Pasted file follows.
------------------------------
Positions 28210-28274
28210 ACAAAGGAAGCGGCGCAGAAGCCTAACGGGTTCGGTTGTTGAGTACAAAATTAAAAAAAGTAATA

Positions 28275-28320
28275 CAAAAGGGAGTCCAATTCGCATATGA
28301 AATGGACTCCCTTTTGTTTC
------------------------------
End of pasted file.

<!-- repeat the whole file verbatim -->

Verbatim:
Positions 28210-28274
28210 ACAAAGGAAGCGGCGCAGAAGCCTAACGGGTTCGGTTGTTGAGTACAAAATTAAAAAAAGTAATA

Positions 28275-28320
28275 CAAAAGGGAGTCCAATTCGCATATGA
28301 AATGGACTCCCTTTTGTTTC